The Royal Official comes to Jesus in Cana:

Sir, I hear that at your word, water becomes wine.
Sir, I hear that you have performed many signs and wonders -
my son, my son whom I love...
he is sick - near death - please come and heal him.

I wonder, I picture him, bowed low, cap in hand,
humbling himself in spite of his position -
out of respect for authority and deep love for his son -

How could Jesus' heart be indifferent?
unmoved to compassion?
He is not like me. He does not grow tired or weary.
He will.

...but my heart has experienced this loss.
My heart cried out; I humbled myself - didn't I?
Didn't I?
Was it not enough?
Surely if not me, then his own parents -
was it not enough?
Were we not enough?
Was our faith too small for healing?
Did we accept that dying is just part of life?
That you, God, didn't will it for Dan?

I don't understand, to be honest. Why did you heal this man's son - and not Dan?
God, forgive me for my unbelief - for my questions,
but I need you to show me.
It feels too much like indifference, sometimes.
Forgive me for thinking your ways are mine, but I ask you -
with a contrite heart, please come into this part of my heart
and heal my hurt. Help me know how much you delight in healing -
in our wholeness.


...
There are no notes on John 4:45-54.
a son healed and not one word...
Jesus knew that the generation needed to believe;
this man believed that Jesus alone could heal his son.
he did.
~only say the Word~
He did: you may go; your son will live.
he believed -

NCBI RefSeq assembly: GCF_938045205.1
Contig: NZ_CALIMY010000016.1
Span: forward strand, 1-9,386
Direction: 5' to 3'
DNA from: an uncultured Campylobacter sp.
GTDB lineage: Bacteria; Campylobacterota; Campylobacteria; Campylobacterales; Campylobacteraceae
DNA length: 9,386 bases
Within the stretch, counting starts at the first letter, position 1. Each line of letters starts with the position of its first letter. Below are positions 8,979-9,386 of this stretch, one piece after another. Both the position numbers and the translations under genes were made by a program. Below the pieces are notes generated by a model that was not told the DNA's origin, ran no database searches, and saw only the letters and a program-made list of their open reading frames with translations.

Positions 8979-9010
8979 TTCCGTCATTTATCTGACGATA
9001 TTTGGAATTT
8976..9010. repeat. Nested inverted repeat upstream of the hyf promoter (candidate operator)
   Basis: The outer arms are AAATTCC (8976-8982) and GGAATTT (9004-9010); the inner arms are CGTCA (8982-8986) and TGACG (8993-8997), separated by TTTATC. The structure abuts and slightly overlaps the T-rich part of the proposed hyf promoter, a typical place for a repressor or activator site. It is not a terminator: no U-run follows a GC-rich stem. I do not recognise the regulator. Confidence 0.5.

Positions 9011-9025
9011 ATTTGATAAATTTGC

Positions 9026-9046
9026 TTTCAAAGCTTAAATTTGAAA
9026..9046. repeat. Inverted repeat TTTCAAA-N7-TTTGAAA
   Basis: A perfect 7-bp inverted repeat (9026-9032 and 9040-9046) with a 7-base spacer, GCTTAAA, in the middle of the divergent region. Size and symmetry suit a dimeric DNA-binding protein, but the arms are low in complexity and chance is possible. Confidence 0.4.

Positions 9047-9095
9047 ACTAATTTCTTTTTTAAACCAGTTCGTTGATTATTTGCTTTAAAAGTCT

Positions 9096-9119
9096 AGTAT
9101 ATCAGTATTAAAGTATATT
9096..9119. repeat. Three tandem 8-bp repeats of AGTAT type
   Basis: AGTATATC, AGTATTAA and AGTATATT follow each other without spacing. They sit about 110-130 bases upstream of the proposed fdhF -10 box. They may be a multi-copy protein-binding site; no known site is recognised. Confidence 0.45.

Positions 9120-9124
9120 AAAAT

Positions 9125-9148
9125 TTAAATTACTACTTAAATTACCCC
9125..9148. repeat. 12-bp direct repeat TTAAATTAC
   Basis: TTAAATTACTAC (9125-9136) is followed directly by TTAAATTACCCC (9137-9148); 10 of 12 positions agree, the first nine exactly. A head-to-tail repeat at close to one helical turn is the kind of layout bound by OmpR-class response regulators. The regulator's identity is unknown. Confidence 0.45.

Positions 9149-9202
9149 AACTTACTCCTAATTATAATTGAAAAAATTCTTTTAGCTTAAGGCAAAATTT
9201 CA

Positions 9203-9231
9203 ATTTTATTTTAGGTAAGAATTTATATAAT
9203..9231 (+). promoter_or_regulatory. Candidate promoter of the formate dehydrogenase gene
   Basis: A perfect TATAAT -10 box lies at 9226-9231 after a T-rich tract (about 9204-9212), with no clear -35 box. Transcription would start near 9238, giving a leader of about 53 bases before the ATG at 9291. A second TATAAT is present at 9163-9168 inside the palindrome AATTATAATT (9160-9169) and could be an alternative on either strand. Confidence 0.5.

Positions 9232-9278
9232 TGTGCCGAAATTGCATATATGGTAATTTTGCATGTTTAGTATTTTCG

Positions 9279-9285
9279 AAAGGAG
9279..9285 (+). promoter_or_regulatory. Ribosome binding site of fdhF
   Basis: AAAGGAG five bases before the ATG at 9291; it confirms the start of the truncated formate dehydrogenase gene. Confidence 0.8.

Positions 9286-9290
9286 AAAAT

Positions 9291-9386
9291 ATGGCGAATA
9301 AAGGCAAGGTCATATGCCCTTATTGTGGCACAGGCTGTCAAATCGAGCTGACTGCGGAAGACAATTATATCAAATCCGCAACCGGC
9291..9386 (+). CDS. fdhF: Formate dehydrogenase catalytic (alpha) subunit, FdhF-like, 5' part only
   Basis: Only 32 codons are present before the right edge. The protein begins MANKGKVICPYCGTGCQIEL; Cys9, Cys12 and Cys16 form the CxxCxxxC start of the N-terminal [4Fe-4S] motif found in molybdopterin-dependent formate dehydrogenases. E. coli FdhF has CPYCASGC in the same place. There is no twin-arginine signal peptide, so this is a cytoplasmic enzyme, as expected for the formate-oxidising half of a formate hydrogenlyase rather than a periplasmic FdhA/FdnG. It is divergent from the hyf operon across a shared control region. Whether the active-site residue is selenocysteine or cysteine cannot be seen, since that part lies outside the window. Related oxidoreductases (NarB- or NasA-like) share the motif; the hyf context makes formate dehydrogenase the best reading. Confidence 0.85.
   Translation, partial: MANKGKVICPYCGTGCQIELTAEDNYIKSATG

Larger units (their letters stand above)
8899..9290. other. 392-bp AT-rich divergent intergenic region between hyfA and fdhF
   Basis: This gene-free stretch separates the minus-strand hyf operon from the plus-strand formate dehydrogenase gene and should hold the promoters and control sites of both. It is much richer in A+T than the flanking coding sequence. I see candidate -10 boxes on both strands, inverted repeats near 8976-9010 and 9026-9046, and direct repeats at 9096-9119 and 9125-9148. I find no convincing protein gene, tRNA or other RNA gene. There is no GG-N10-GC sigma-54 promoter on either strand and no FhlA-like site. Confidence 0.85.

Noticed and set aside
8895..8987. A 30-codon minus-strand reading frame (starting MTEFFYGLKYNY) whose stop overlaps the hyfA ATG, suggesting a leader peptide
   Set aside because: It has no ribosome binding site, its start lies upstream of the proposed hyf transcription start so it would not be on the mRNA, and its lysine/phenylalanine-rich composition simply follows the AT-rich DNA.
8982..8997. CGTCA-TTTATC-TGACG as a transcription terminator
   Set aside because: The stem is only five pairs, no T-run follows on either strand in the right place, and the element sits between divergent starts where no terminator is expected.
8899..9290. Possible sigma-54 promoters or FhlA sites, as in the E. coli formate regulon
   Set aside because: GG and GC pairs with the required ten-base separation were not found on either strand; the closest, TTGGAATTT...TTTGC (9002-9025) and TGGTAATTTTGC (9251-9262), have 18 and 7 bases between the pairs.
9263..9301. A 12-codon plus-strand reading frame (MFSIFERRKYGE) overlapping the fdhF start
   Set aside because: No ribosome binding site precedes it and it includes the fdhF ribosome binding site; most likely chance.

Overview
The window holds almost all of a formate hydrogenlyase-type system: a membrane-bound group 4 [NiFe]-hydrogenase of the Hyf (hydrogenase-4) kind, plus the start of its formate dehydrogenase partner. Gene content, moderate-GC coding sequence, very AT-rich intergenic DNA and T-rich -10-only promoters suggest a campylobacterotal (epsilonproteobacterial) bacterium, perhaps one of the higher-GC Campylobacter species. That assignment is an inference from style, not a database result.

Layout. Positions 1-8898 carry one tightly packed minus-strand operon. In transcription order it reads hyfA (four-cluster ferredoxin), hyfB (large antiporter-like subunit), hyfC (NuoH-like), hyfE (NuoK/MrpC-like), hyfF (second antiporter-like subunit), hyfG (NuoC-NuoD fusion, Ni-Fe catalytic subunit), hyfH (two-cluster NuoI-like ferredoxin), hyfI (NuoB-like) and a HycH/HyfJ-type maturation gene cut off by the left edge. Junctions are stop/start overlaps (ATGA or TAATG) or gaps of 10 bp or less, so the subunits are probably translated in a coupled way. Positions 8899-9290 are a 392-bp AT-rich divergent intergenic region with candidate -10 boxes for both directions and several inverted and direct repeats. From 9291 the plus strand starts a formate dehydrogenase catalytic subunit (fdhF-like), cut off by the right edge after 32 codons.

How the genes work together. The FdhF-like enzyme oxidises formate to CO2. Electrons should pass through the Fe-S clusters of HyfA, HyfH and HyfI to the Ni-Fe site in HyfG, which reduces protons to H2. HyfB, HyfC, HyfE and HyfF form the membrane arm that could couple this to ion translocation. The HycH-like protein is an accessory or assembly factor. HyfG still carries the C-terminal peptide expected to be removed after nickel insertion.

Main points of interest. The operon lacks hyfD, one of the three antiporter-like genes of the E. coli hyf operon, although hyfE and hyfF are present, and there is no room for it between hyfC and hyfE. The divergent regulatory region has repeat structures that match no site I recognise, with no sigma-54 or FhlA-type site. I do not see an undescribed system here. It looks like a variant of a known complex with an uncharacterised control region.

and then -
he heard; he saw: at the very hour He spoke -
healing.
and a household believed.

Your words are LIFE.
You give Life.
You are Life.
You are more than a teacher.
You are God.

In February 2016, Jesus told me that Dan would be healed. Clearly, as Father Mark prayed for him and I prayed, begging for his healing: I knew it. I felt it. I "heard" it.

It can be hard to explain this - because 6 months later, he died. But Jesus told me something about healing that day:
Healing is about wholeness - 
and a person is only whole in Jesus.

Miraculous healings - these are signs to accompany faith -
to produce, affirm, confirm, strengthen faith...
so that a person may experience greater wholeness with Jesus.
or even a community of people.

The thing is - this Royal Official's Son, he still died...eventually.
For me, that is what I must accept:
that in the goodness of God,
in His providence -
Dan's death, leading to ultimate unity: wholeness with Jesus -
this could lead more to faith in Jesus than his life could.
It seems impossible -
but with God all things are possible -
even life from death.